Mastopexy and the Crescent Lift

A mastopexy or breast lift surgery is usually most beneficial to women who have undergone pregnancy with physical changes After the baby’s delivery and breastfeeding, the breasts will start to reduce in size and often appear deflated and saggy with a low-positioned nipple Fortunately, droopy... | Read More

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A mastopexy or breast lift surgery is usually most beneficial to women who have undergone pregnancy with physical changes. After the baby’s delivery and breastfeeding, the breasts will start to reduce in size and often appear deflated and saggy with a low-positioned nipple.

Fortunately, droopy breasts aren’t something that women have to live with if they don’t want to. The best candidates for this procedure include:

  1. Those with saggy or breast ptosis with noticeably less substance or firmness;
  2. Those with pendulous or flatter, elongated breasts, usually with decreased volume;
  3. Those with nipples that have gone below the breast crease or inframammary crease; and
  4. Those with asymmetrical breasts.

Combining Breast Lift w/ Other Procedures

With a mastopexy, doctors can restore your breasts’ former perkiness, firmness and reshape them into a look that’s tailored to individual proportions. How exactly can surgeons do this, you ask? Put, surgeons, remove excess skin, tighten and reposition the surrounding tissue to give your breasts better, more flattering silhouettes.

It’s a double-win situation for mom, should she choose to elect for it, as mastopexies are oftentimes combined with breast augmentation to improve the breasts’ upper and lower pole fullness. Because breast size is inevitably changed during a breast lift, implants’ use can result in a more natural and aesthetically pleasing look with more projection and a rounder look.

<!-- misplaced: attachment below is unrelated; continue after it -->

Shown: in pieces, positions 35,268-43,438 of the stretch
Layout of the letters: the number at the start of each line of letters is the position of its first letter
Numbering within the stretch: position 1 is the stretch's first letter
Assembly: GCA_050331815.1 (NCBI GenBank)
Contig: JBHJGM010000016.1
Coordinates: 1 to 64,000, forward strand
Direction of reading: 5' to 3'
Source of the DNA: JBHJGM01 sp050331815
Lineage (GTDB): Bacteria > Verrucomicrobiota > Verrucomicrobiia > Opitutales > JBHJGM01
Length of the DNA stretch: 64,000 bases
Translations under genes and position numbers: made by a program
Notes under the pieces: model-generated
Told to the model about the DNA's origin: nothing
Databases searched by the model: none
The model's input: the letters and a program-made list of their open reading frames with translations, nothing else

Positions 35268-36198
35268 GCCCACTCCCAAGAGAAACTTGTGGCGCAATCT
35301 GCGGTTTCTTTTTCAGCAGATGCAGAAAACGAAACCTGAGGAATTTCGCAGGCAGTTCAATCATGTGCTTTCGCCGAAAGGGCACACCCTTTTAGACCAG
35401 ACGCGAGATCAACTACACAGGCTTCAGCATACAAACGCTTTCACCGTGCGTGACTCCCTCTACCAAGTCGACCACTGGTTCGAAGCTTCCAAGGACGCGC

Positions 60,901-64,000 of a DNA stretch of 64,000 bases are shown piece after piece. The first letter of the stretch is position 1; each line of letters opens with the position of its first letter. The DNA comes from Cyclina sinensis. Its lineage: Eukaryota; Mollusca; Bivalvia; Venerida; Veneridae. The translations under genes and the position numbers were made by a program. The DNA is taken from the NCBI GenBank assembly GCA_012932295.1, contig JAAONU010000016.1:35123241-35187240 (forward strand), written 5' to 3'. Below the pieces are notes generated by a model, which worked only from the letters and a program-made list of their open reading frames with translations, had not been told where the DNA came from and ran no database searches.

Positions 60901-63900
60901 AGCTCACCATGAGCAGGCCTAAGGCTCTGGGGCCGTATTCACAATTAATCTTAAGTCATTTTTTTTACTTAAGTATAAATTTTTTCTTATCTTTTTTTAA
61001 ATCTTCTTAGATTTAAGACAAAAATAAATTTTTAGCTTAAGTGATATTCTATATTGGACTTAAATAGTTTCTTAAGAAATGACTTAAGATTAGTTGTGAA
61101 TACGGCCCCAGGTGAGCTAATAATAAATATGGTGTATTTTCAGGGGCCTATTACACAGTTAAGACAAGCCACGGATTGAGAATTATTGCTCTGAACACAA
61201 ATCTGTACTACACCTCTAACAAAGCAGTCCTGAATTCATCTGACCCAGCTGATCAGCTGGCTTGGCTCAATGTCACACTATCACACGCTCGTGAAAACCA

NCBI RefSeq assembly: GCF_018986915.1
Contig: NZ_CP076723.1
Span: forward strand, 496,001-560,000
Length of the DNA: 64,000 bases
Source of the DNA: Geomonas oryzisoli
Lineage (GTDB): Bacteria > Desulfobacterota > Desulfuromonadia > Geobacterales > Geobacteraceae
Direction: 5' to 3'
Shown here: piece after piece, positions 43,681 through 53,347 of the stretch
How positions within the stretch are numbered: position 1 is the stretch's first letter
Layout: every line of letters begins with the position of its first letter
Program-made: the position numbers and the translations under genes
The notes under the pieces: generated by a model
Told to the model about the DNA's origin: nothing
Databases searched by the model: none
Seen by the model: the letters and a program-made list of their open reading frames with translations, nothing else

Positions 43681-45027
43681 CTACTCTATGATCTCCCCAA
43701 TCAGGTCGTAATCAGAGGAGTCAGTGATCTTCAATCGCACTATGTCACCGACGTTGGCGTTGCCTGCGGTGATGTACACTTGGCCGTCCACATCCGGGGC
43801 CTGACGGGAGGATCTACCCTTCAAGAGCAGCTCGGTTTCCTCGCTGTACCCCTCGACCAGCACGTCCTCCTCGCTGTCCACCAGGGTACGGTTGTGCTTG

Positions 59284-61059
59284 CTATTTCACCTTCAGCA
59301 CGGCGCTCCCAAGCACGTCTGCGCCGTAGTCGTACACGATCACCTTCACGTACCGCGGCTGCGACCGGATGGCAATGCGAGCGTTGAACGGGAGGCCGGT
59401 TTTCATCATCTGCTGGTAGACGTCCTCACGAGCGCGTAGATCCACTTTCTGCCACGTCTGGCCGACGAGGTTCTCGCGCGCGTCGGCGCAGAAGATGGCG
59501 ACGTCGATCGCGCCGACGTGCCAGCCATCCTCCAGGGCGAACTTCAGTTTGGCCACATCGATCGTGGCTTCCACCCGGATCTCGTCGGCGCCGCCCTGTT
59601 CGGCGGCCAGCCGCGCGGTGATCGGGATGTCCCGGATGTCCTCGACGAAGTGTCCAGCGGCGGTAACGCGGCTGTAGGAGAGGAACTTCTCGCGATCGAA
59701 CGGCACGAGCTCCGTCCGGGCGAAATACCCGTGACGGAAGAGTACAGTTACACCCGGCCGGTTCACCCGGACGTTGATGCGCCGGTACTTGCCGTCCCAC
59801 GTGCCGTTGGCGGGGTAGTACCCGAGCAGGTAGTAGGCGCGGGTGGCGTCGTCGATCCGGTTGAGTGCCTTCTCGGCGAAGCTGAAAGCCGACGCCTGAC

Learn More About Breast Sagging & Mastopexy

Watch the video to learn more about the degrees of breast ptosis. You may also visit our pages to know more about the different procedures we offer for you.
Breast Lift in Houston Breast Augmentation in Houston

Different Breast Lift Techniques

In the execution of a lift, you and your doctor can discuss and choose a few different techniques. Incisions depend mainly on the patient’s current ptosis degree (how low the nipple is positioned) and the new look they want to go for. It’s not a one-size-fits-all or all-for-one type of deal with incisions. In general, the lower your nipple is positioned, the more scars are involved in lifting the nipple to the correct location.

The Crescent Incision Breast Lift

For this article, we will focus on the crescent lift utilized for the mildest of ptosis. Patients who qualify for this lift usually only have a small degree of ptosis, meaning their nipple is only slightly off the position where they should be.

 

For this particular incision, the areola or ring of pigmented skin surrounding a nipple serves as a reference point for your surgeon. Picture a half-circle or, as the name itself suggests, a crescent-shaped piece of skin removed just above the areola. The surrounding skin is then reattached to the areola, now in a higher position. It is important to note that changes are only minimal. A ‘small lifting advancement,’ if you will, for those whose breasts have sagged only slightly. Generally, a crescent lift will only be able to lift a nipple at most 2 cm.

The Scar Formation

No matter who your doctor is or how skilled he/she is, they cannot help the scars from forming. Crescent cuts leave comparatively smaller and less noticeable scars than other cuts, but they’re used only when a slight advancement is needed or preferred. Nipples that are lower positioned will need more incisions to advance the nipple and remove the excess skin. This will be discussed in future articles.

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MPS Group

A group of diverse specialists from Memorial Plastic Surgery that encompasses Plastic Surgeons, Practice Managers, Physician Assistants, Insurance Specialists, Nurses, Marketers and Patient Coordinators.

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*This blog is created and maintained for informational purposes only. The images present may not accurately reflect actual cases per individual. Individual cases are unique, and the descriptions and solutions will vary per patient.

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